Louis de Rohan was born in 1635 to Louis VIII de Rohan, Duc de Montbazon, and Anne de Rohan, Princesse de Guéméné, into the ambitious House of Rohan. A House that claims ancestry from the King’s of Brittany. A Vicomte de Porhoët was the first to take the name of Rohan, after the place he was born, and through the Vicomtes the family was related to the Ducs de Bretagne. The Rohans rose in rank from Vicomte to Duc and even to Prince, by claiming the title of Prince Étranger in France, something that needed the permission of the King.
It was a prominent family with many well-known and important members. Louis de Rohan being one of the more famous, but for different reasons.
At the age of twenty, Louis was the Grand Veneur de France, Grand Huntsman of France, a position of great importance. Louis XIV loved to hunt and the Chevalier de Rohan was responsible for everything concerning it, from hounds to squires, but even more important, it enabled him to be close to the King and being close to the King, is the best that can happen to a nobleman.
The Chevalier acquired another office of great importance and prestige, that of colonel of the guards of Louis XIV. Rohan did not have a chance to enjoy his new position for too long, he got himself involved in a scandalous affair. The start of his downfall. As friend of the Duc de Nevers, Rohan helped the Duc’s sister, Hortense Mancini, escape France and a brutal husband. The King was not pleased.
Since Rohan is quite the mysterious figure, rumours started to spread what the cause of the King’s displeasure with him was. One hinted an affair with Marie Mancini, the King’s first love, an other said Rohan flirted a little too much with Madame de Montespan, the King’s current love, while also having an affair with the sister of Madame de Montespan, and according to one rumour, Rohan debauched the King’s brother.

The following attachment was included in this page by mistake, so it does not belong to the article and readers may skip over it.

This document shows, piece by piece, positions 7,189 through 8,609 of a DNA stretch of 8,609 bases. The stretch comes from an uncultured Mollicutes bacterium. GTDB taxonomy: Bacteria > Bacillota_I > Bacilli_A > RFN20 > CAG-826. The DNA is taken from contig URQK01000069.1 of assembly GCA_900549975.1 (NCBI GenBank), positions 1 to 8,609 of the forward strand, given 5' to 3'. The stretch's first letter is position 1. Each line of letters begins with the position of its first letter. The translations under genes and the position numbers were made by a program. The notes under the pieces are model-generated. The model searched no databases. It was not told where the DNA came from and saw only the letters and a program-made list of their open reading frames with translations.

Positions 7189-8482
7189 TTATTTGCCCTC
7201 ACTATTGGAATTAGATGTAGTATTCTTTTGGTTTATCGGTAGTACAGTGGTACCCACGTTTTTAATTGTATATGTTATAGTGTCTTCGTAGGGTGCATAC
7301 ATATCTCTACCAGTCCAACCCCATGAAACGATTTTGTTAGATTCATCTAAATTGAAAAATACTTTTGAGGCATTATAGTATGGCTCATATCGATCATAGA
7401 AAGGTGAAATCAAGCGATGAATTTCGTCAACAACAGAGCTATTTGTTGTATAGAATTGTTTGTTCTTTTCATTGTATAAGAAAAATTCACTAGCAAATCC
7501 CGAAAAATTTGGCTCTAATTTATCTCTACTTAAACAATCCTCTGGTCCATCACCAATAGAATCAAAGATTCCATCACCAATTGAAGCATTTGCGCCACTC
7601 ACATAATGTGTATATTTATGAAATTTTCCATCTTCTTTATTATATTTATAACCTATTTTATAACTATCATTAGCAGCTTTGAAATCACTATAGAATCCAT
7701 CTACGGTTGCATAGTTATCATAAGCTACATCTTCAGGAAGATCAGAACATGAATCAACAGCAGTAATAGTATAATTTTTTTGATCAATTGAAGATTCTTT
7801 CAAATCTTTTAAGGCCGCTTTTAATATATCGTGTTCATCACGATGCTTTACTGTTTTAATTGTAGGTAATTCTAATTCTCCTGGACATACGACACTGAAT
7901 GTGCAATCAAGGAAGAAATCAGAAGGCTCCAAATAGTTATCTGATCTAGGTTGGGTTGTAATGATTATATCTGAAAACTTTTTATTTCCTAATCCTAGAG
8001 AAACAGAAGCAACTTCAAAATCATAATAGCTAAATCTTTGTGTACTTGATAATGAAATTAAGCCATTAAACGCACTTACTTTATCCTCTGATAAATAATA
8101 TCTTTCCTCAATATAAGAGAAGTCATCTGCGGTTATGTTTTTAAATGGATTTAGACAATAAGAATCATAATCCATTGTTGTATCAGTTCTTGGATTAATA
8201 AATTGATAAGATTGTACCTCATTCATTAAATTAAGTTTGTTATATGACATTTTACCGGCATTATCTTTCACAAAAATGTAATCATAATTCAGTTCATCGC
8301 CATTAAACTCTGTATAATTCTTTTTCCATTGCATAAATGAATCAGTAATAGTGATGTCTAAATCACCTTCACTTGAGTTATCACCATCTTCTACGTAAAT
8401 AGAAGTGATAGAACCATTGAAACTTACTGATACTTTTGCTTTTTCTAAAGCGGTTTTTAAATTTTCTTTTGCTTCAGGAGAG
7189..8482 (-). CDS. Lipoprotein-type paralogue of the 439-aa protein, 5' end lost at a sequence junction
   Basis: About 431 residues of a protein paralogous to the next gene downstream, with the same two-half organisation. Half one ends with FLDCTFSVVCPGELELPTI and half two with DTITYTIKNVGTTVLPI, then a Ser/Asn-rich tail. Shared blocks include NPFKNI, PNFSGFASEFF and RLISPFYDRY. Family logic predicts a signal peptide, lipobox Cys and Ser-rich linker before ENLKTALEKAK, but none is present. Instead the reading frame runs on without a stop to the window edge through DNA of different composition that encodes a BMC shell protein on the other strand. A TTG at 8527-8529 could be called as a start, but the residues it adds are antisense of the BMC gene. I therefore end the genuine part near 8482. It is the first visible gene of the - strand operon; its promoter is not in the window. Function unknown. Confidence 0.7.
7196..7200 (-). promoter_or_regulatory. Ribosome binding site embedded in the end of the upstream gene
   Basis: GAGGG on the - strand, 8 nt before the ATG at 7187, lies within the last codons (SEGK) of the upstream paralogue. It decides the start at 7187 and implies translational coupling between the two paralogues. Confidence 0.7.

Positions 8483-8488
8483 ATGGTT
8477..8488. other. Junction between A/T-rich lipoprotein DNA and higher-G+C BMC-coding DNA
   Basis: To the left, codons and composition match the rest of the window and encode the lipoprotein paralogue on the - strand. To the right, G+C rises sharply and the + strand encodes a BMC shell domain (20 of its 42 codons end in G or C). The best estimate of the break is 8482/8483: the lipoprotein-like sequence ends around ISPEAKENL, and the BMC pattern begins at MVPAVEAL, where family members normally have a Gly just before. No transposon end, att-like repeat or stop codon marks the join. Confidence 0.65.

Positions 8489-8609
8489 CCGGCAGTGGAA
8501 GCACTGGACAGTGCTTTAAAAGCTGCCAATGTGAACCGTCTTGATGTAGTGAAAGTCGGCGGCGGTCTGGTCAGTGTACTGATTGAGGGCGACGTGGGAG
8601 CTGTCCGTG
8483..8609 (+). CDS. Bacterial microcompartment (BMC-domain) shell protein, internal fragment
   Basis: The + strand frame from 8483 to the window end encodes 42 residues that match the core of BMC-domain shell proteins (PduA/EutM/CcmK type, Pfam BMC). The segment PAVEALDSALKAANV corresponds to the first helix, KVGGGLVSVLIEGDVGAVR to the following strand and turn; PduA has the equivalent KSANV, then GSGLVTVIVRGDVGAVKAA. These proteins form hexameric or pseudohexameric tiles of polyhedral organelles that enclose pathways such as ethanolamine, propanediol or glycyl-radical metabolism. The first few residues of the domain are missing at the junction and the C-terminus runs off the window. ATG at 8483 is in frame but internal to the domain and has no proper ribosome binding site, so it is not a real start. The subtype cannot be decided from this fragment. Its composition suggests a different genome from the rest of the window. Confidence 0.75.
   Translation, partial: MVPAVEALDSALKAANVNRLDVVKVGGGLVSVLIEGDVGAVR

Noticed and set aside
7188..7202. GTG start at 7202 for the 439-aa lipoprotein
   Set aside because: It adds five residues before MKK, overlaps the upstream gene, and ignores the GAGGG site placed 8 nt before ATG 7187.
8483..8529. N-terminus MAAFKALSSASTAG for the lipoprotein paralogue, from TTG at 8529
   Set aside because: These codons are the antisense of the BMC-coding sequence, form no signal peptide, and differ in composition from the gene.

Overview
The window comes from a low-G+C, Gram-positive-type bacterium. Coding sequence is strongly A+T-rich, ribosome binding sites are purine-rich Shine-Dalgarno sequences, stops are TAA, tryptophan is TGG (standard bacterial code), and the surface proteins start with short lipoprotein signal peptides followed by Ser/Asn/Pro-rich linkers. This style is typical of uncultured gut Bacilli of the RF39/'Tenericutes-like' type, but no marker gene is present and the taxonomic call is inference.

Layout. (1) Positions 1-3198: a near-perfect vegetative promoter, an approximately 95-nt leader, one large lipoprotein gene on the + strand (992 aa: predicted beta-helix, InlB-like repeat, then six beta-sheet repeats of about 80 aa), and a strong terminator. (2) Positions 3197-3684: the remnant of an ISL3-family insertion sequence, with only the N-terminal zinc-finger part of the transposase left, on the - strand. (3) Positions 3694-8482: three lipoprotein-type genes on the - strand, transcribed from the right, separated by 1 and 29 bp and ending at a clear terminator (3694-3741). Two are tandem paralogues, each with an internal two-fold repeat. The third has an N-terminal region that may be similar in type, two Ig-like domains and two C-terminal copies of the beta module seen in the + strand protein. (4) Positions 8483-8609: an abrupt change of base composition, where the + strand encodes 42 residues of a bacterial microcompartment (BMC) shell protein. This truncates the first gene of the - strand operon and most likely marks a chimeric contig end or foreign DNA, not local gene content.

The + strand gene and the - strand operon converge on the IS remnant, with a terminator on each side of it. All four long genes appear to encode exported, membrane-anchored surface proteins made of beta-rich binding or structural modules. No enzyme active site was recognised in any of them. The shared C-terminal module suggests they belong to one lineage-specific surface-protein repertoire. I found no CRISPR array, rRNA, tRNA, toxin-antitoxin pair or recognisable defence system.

The Chevalier de Rohan had to resign from all his offices and due to it lost most of his income. Riddled with debt, and probably a bit pissed off, Rohan teamed up with a man named Gilles du Hamel de Latréaumont, nicknamed La Truaumont.
Since a lot of Versailles fans seem to read my blog, a spoiler warning might be appropriate here. The story of the Chevalier de Rohan is a part of history and as such found in books and articles, yet he is, compared to others, not someone utterly famous. Thus some who do watch Canal +’s Versailles might have never heard of him before. The show’s Rohan is based on this Rohan and everything beneath this will contain season one and possibly season two spoilers.
Latréaumont was involved in a plot towards the end of the Franco-Spanish War, that intended to raise a part of the Normandy and put it under control of the Comte d’Harcourt. The Comte, however, was most loyal to the crown. It was not the first time Latréaumont tried this, he offered the same to the Maréchal d’Hocquincourt in 1657.
Latréaumont went to exile and settled for a while in Amsterdam, where he met Affinius van den Enden. This man was a philosopher and atheist. Latréaumont became his student along with the exiled Comte de Guiche. In 1671 all three of them returned to Paris, where Affinius van den Enden founded a Latin School that also served as boarding house. One year later, in 1672, Louis XIV declared war on Spain.
Latréaumont came up with another plot by then and found some noble supporters of his cause. The Chevalier Guillaume des Préaulx, the Marquise Louise de Villars, and the Chevalier de Rohan. The latter by then even more in debt and still without the good graces of the King. Apart from his noble supporters in Paris, Latréaumont managed to interest some of the smaller nobles of the Normandy in his plan. To hide the fact that his number of supporters was rather small and make it appear larger, he even claimed some prominent nobles support him. Among them the Cardinal de Retz and the Duc de Bouillon, as well as the Comte de Matignon and the Marquis de Beuvron. None of them had an idea what was going on.